CLEVELAND (WJW) — Violent crime is on the rise in Cleveland, which is why Mayor Justin Bibb and Cleveland police are making a call-to-action for residents to get ahead of this issue that is costing the lives of many young people.
“This is a community-wide effort and government cannot do it alone,” Mayor Bibb said.
But the mayor vowed the city will use every tool at its disposal to help keep children safe.
Police Chief Wayne A. Drummond referred to a recent tragedy in which a 7-year-old girl was shot in the head as a breaking point.
“A 7-year-old baby — and yes, a 7-year-old is a baby — was shot in the head in her home; her safe haven,” Drummond said. “That should shock you to your core, as it does me.”
He said police are investigating the shooting and actively looking for a person who may have left the home with the weapon used in the shooting.
There have been 67 homicides so far this year in Cleveland. That’s up from 63 by this point last year. That’s why Mayor Bibb and Chief Drummond are calling on the community to step up.
“This has to be a community approach,” Bibb said. “To the residents of Cleveland: If you see something, say something. If you see something, say something.”
The police department will be adding five crime analysts, one for each district, to look at crime trends, allowing the city to administer proper response such as more patrols. It will also be working periodic violent crime reduction details to track down suspects wanted for violent crimes.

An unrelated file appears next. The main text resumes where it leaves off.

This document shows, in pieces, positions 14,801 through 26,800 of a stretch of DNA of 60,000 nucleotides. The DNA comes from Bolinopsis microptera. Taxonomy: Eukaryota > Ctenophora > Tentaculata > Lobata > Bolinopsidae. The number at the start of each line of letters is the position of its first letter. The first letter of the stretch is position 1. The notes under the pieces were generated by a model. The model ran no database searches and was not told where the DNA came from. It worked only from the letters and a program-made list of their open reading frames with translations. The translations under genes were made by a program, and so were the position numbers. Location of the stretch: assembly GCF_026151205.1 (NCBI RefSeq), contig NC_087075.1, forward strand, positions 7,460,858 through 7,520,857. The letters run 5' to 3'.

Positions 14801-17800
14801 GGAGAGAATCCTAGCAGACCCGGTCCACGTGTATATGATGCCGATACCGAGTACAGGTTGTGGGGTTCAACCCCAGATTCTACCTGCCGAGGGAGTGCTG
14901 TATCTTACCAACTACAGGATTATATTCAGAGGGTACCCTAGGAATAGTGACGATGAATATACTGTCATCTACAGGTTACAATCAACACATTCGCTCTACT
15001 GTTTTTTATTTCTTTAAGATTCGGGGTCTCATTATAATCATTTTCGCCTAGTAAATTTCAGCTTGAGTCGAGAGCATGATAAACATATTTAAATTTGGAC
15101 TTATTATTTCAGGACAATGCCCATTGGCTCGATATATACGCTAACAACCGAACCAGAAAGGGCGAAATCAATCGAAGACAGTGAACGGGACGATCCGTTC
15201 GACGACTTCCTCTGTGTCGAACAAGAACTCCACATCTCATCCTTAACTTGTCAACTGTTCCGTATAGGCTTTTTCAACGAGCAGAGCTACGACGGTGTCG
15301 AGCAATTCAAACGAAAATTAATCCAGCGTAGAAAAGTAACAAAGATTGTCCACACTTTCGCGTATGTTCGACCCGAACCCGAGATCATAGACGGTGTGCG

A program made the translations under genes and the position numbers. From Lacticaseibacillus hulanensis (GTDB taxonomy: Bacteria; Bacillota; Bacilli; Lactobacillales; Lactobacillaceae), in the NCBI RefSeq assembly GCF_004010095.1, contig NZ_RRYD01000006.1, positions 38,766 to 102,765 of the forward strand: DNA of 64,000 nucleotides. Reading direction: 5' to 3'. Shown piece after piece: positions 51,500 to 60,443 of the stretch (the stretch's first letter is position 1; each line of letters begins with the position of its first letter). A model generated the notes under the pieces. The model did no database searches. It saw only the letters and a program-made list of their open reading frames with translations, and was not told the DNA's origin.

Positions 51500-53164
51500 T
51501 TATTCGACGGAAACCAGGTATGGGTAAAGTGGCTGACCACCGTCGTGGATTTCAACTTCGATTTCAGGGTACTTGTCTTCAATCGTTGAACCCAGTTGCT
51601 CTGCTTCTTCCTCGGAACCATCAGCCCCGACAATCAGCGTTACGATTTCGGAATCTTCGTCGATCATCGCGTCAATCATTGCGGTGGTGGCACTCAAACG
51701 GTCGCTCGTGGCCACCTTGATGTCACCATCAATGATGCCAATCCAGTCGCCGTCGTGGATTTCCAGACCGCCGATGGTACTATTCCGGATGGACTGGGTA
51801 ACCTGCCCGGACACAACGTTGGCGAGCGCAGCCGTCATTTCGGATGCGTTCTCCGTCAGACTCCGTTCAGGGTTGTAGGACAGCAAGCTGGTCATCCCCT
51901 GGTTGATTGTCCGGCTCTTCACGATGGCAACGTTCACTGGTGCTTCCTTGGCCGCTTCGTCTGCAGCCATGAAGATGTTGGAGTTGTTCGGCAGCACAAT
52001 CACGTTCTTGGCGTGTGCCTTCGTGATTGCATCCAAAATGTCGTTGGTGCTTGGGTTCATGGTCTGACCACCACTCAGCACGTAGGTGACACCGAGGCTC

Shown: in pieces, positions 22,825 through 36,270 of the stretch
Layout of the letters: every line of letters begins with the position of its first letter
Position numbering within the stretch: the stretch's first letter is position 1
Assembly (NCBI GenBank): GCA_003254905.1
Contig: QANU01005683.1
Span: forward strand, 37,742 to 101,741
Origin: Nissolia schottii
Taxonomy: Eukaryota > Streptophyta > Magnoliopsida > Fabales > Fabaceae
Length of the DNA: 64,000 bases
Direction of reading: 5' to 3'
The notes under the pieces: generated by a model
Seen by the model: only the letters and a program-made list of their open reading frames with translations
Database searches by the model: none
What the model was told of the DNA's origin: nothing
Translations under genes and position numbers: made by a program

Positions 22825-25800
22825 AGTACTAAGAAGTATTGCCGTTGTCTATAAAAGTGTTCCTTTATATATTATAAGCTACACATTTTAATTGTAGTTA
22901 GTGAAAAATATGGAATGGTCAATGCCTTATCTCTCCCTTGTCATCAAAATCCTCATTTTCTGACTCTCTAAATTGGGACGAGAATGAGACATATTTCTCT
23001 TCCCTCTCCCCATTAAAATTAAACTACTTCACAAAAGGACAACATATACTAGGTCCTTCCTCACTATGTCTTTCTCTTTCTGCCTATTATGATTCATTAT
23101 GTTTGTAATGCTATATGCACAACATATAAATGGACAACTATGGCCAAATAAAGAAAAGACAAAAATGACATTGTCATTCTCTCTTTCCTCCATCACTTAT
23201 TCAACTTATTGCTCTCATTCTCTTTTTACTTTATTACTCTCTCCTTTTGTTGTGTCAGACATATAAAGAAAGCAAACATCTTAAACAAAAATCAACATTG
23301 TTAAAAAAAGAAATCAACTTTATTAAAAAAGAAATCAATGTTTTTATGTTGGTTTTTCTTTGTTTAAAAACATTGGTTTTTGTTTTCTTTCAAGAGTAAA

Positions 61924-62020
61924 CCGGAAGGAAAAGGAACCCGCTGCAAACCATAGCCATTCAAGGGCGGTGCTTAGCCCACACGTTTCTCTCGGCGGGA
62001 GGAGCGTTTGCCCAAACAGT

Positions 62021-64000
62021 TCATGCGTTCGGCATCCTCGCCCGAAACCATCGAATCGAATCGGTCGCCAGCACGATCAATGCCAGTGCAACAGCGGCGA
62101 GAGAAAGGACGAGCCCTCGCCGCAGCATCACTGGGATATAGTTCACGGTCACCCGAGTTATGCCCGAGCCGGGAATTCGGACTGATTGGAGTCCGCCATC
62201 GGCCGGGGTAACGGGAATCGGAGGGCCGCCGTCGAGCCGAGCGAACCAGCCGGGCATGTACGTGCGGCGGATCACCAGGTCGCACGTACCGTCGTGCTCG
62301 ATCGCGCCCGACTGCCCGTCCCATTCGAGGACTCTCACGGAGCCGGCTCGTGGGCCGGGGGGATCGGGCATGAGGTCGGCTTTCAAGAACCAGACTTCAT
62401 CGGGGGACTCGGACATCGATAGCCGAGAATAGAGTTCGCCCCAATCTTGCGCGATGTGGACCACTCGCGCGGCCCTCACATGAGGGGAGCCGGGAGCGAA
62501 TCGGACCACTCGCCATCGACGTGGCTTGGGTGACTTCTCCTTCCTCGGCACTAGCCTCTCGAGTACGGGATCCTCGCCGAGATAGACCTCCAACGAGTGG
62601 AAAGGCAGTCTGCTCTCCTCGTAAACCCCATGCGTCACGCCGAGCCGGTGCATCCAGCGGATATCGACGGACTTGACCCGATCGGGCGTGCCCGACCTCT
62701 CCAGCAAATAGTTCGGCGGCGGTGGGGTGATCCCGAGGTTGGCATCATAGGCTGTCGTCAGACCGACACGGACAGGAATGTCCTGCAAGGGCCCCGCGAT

Drummond also said police will continue to use the ShotSpotter system, which he said has helped find a dozen shooting victims. Drummond also called for residents to call and report gunfire if they hear it.
“I have a job and a duty, and we have a job and responsibility and duty to make sure we get individuals off our street that are committing these crimes; that are killing folks in our community. That’s my job and responsibility,” Drummond said.
With schools letting out for summer, Bibb said it’s important to make sure that parents are aware of resources to keep their kids out of trouble. Cleveland recreation centers have free programs such as dance, ballet, visual arts, theater and ACT/SAT prep.
Bibb also said Hoops After Dark will return, tryouts for which will be in June.
Bibb wants parents to keep a close eye on their kids, even if they are coming of age.
“I know when I was growing up, when the street lights came on, I had to be in the house,” Bibb said. “But I was busy from sunup to sundown. We need to make sure that every child in Cleveland is busy from sunup to sundown doing something productive.”
Bibb and Drummond are also stressing the importance of people resolving conflicts without resorting to gun violence. That, they said, is one of the root causes behind the jump in homicides.